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Heather Townsend

The Excedia Group


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Should you ‘fake it’ until you ‘make it’?


One of the many pieces of advice you will hear about creating your brand and reputation is to ‘fake it until you make it’. This advice is from the school of thought that suggests if you say you are something, then this is the necessary first step to you, and others believing that you are the real deal.

My own personal take on this, is actually ‘don’t fake it until you make it’. I’ll explain why… Most professionals suffer from impostor syndrome where they are always expecting someone to tap them on the shoulder and say, “leave please, you’ve been found out.” By adopting the ‘fake it until you make it’ approach, you only intensify this fear of being found out. Which means that, even when you have made it, you may always have this heightened sense of anxiety that you are not qualified to do the piece of client work, write the article, deserve to make partner, or take the stage at a conference.

In addition to the imposter syndrome, whilst you are concentrating on ‘faking it until you make it’, you will struggle to be your authentic self. It’s your authentic self that makes you appear genuine, likeable and probably most importantly credible. I’ve won many pieces of work, that I actually didn’t deserve to win, by being honest and expressing my doubts about whether I am the right person for the client to work with.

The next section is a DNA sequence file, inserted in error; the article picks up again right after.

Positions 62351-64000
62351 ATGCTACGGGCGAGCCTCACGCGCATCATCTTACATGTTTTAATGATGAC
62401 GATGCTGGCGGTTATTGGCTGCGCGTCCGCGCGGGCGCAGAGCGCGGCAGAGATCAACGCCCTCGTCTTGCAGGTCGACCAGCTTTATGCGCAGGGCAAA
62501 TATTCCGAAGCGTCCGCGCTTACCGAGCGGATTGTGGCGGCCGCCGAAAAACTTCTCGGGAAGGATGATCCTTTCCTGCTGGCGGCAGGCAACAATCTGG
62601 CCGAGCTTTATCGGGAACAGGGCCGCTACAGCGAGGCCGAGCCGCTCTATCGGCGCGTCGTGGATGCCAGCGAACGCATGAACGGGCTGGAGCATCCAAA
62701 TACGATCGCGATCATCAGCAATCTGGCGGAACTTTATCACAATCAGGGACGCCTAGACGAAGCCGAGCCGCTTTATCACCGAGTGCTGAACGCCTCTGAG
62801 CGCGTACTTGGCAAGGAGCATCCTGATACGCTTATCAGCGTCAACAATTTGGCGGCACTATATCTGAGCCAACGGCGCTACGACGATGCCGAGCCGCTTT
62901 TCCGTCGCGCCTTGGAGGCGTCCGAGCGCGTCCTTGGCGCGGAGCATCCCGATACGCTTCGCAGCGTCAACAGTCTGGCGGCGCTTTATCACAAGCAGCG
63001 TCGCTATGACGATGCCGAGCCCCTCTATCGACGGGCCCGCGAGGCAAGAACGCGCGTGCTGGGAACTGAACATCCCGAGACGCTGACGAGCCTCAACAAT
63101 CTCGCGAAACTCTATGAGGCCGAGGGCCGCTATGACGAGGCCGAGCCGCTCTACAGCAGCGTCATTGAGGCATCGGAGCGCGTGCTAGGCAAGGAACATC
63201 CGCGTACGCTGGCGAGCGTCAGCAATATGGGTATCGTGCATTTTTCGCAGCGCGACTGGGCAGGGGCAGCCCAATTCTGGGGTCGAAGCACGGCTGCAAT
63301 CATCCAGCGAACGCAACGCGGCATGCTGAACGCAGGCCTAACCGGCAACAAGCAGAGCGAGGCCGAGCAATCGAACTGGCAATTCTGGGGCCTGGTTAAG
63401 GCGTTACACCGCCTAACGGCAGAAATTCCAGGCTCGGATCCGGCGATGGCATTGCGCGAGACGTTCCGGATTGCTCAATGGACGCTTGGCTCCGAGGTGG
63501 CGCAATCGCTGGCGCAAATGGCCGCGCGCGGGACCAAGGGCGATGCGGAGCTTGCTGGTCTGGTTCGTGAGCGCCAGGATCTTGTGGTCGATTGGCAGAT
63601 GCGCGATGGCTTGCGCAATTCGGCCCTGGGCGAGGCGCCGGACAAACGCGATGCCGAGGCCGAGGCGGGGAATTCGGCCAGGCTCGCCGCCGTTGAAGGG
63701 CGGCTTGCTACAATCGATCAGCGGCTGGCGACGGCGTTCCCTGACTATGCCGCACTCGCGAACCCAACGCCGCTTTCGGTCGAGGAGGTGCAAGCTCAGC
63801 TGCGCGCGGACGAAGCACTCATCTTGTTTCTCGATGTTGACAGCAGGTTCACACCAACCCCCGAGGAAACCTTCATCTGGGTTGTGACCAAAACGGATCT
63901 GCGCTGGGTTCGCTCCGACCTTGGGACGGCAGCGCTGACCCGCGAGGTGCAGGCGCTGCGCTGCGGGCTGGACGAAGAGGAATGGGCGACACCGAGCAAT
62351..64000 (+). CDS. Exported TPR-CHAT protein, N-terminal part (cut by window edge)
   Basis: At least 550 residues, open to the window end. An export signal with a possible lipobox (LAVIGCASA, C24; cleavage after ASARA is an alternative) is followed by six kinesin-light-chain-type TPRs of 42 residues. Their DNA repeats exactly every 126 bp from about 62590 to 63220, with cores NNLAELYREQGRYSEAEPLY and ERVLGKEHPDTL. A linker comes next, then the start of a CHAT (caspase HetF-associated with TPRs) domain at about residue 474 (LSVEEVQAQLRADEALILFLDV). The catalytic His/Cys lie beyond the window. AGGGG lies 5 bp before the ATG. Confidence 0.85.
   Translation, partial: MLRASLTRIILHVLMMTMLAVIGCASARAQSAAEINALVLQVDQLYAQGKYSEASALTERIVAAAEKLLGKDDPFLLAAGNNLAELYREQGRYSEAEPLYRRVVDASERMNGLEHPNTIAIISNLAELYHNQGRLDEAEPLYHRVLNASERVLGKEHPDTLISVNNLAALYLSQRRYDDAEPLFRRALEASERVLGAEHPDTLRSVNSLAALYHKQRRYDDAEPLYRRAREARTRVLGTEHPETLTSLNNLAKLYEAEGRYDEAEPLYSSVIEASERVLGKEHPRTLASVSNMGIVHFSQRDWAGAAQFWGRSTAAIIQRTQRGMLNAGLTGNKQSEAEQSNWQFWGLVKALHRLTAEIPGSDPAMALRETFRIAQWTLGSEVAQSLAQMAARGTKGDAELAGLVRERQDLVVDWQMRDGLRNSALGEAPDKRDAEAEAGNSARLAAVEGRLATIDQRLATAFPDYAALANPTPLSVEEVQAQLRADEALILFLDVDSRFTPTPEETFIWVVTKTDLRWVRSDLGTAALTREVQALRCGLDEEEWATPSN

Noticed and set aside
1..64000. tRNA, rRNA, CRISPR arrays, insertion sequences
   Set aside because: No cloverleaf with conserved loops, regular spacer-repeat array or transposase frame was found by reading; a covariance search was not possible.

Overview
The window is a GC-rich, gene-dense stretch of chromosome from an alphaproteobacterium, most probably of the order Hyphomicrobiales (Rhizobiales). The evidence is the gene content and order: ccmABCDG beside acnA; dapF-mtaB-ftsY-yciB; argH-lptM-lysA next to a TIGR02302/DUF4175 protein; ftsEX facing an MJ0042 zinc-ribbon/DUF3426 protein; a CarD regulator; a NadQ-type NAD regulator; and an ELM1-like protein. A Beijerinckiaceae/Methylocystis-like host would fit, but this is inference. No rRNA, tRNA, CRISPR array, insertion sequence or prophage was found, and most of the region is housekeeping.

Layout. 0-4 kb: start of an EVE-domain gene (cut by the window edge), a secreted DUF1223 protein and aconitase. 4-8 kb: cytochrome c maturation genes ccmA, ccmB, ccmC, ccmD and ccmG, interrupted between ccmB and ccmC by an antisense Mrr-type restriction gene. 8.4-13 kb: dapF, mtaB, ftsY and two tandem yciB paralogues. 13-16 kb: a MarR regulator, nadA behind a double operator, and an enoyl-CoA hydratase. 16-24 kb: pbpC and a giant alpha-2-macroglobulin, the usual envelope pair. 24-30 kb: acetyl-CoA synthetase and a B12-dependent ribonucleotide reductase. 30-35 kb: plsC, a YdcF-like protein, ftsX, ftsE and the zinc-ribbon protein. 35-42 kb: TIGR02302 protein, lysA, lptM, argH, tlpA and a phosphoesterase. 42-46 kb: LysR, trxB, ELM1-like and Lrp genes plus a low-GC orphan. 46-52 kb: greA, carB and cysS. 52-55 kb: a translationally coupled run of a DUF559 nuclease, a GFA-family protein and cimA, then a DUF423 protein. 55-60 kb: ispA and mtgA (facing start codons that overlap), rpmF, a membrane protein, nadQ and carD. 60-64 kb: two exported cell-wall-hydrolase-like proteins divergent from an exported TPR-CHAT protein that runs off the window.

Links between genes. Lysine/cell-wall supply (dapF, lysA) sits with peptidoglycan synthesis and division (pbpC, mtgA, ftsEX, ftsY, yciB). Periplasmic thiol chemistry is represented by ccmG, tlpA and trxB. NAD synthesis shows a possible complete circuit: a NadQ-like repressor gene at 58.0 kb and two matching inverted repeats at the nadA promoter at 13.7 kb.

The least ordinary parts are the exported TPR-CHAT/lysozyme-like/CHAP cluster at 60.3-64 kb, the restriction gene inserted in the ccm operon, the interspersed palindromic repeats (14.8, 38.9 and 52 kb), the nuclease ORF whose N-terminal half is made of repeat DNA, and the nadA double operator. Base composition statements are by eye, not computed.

Your credibility and reputation are too important to you to risk by ‘faking it until you make it’. My suggestion is to adopt a different approach, and borrowing a quote from a dear friend of mine, Dinah Liversidge:

“earn it, whilst you learn it”

One Response

  1. Another take on fake?

    Thanks for an interesting post.I think the term "fake it till you make it" can be interpreted in different ways. I agree that acting as if you ARE something when you are not is inauthentic and it is absolutely right that you earn what you learn! However, I do think there are instances where the faking it approach is a useful one, although perhaps faking it in a milder sense. And that’s when it comes down to changing behaviour and living more positively. Take self-confidence:

    Dana Carney, an assistant professor at Columbia Business School, led a study where she split volunteers into two groups. The people in one group were placed into power poses. Some were seated at desks, asked to put their feet up on the table, look up, and interlock their hands behind the back of their heads. In contrast, those in the other group were asked to adopt poses that weren’t associated with dominance. Some of these participants were asked to place their feet on the floor, with hands in their laps and look at the ground. Just one minute of dominant posing provided a real boost in confidence.

    The researchers then turned their attention to the chemicals coursing through the volunteers’ veins. Those power posing had significantly higher levels of testosterone, proving that the poses had changed the chemical make-up of their bodies.

    So, in this sense, "faking it" led to an actual change from which to build confidence.

    I think also, in times when we feel fearful or nervous about a presentation or training session, adopting the pose of someone who is confident and enthusiastic starts to help us tap into that in ourselves and makes a difference to the subsequent session we run.

    Emma Sue Prince

    support for trainers delivering soft skills

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Heather Townsend


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